We are delighted to have two guest bloggers today: Natalia Ruiz, Managing Partner and Carlos Gonzalez, Investment Manager of Net Zero Ventures.
Net Zero Ventures is a new venture fund that focuses on global decarbonisation opportunities and is highly committed to and focused on matters relating to Environmental, Social and Governance (ESG) – i.e. measuring a business's impact on society.
What is your connection with Finboot?
Finboot was one of the companies selected by the Repsol Entrepreneurs Fund in its annual accelerator programme. From there, as Corporate Venturing at Repsol we had the opportunity to mentor Finboot, helping to develop its low code / no code blockchain platform, MARCO.
After that, we decided to become an investor and strategic partner to Finboot.. In fact, we were so invested in Finboot’s solution that we decided to contract Finboot to provide a blockchain solution for Repsol Technology Lab. The partnership will help us improve the traceability of samples, which we have now rolled out across many of our facilities in Spain.
So Repsol is both an investor in Finboot and one of its customers!
Is climate change the biggest challenge the energy sector and indeed the world is facing today?
Without a doubt, it is the biggest challenge affecting us all! Climate change matters so much, at so many levels, not just because of the suffering and injustice it is already causing, but also because it will affect future generations.
Companies are reluctant to shift to green tech due to a belief that its infrastructure cost is expensive. What can blockchain and companies like Finboot do to change this mindset?
Energy companies are recognising the transformative impact of blockchain technology. For example, the World Economic Forum, Stanford Woods Institute for the Environment, and PwC released a joint report identifying more than 65 ways we can disrupt how we manage environmental resources, helping to drive sustainable growth and value creation. It also argues that new global platforms are urgently needed to incubate a responsible blockchain ecosystem rather than specific projects.
For example blockchain technology has the potential to improve efficiencies for utility providers by tracking the custody of grid materials. Beyond provenance tracking, blockchain offers solutions for renewable energy distribution.
It is clear we need companies such as Finboot to implement and roll out this innovative technology.
As the world goes digital, reliance on electricity has soared significantly. Meanwhile, electricity production generates the second-largest share of greenhouse gas emissions.
If adopting green tech is not yet affordable, what initiatives can companies adopt to balance their use of electricity?
Combining green technology solutions and strategies to decrease energy demand seems to offer the highest likelihood of long-term carbon reductions. Energy efficiency opportunities, such as lighting upgrades, HVAC improvements, on-site energy generation, controls and demand management strategies have the potential to deliver the most positive impact.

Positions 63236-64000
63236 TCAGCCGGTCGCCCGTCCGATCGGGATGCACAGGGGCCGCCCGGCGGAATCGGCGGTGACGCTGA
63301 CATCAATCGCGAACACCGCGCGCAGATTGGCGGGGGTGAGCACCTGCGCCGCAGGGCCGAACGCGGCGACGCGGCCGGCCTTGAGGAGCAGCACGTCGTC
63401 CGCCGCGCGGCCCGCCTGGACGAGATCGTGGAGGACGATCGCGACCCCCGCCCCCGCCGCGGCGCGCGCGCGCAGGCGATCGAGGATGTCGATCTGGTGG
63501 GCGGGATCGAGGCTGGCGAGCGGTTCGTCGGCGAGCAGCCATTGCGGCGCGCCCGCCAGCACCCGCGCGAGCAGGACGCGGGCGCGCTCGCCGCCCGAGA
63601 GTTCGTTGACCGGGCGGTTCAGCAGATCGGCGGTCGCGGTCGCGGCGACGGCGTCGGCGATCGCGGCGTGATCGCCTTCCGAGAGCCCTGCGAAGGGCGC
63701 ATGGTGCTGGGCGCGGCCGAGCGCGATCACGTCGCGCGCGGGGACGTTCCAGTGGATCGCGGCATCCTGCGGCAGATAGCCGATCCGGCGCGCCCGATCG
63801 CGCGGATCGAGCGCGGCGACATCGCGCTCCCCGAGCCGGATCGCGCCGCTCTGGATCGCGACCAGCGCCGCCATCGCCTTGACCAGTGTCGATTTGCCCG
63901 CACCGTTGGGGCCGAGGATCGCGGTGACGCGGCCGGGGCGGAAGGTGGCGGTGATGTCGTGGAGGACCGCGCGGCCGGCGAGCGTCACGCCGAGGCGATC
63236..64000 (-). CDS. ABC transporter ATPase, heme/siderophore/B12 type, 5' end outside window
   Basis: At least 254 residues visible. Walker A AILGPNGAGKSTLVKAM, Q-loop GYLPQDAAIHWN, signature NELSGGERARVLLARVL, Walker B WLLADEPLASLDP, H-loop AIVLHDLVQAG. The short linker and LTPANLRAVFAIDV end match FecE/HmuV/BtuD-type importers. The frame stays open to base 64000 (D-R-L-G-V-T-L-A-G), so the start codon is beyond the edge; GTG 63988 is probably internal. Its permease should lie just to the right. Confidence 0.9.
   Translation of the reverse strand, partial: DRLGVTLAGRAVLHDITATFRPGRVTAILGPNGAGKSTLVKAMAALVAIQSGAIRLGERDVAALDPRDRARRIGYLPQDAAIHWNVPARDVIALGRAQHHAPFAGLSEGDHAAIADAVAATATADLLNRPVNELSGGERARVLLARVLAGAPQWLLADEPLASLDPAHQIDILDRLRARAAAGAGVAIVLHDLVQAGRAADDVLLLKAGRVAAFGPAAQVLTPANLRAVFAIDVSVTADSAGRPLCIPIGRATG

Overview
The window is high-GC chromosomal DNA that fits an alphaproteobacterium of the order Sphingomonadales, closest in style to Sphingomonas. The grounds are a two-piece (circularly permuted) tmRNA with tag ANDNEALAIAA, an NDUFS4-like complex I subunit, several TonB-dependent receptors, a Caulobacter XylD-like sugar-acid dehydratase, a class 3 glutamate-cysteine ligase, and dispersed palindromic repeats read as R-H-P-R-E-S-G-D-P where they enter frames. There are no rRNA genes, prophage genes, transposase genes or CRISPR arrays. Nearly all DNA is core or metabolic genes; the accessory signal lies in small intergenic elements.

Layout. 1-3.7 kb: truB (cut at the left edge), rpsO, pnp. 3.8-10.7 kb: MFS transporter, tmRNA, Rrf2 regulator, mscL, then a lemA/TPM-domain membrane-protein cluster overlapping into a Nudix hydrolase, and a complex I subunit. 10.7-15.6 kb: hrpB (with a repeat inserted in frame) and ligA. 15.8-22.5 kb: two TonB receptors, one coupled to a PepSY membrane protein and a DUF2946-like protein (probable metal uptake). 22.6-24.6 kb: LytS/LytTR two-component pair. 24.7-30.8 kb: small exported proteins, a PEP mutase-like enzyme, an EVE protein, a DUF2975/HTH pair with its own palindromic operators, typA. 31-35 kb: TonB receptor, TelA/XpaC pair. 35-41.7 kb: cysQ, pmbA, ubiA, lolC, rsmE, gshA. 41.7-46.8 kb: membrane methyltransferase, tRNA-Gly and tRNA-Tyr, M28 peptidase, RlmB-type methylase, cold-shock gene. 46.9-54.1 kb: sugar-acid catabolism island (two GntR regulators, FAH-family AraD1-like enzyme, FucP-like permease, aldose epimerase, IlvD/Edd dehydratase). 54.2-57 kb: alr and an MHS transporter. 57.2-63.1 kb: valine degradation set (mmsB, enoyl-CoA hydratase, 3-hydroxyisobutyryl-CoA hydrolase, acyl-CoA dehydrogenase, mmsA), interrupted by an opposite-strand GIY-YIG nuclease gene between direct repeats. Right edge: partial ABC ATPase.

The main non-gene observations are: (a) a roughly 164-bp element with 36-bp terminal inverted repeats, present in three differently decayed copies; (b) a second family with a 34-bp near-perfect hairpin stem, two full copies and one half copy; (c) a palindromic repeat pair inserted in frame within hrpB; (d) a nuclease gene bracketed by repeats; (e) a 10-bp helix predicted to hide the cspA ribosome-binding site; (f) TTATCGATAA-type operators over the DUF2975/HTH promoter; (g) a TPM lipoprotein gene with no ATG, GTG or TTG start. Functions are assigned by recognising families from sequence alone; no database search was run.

What next-gen green technologies, relatively low in terms of cost, can be adopted?
To name a few:
- Recycling and waste management, using smart containers, automated food waste tracking systems and automated optical scanning technologies can help sort mixed plastics by separating them from others.
- Waste-to-Energy. The generation of energy from waste such as material placed in rubbish bins and sewerage.
- Vertical gardens and farms. The installation of vertical gardens in buildings also helps save energy and creates oxygen from CO2 and new ecosystems for animals, birds and insects. Due to their installation along walls, vertical gardens reduce the intense noise pollution that comes from outside. They also help mitigate the high summer temperatures that come with climate change, resulting in significant savings in energy, heating and air conditioning.
- Net zero energy buildings. Buildings with net zero energy consumption, mean the total amount of energy used by the building on an annual basis is equal to the amount of renewable energy created on site or in other definitions by renewable energy sources offsite, using technology such as heat pumps, high efficiency windows and insulation, and solar panels.
Reskilling can be a great way to get non-STEM professionals involved in climate change initiatives, but what skills are actually in demand within renewable energy companies? What role can blockchain play in this?
With the transition to net zero underway, more and more companies will need a workforce with green skills, which will require support across a variety of industries. Two main green skillsets are required:
- Engineering skills for the design and production of technology
- Managerial skills for implementing and monitoring environmental organisational practices
One of the most relevant skills will be digital literacy. Executives, managers and leaders must have a comprehensive understanding of digital and a fluid digital mindset. They must understand data analytics, software development, cloud computing, blockchain, SaaS platforms, intelligent automation and cyber security.
Acquiring and pushing these skills will help shape a business strategy that will work towards the digital fabric of the future.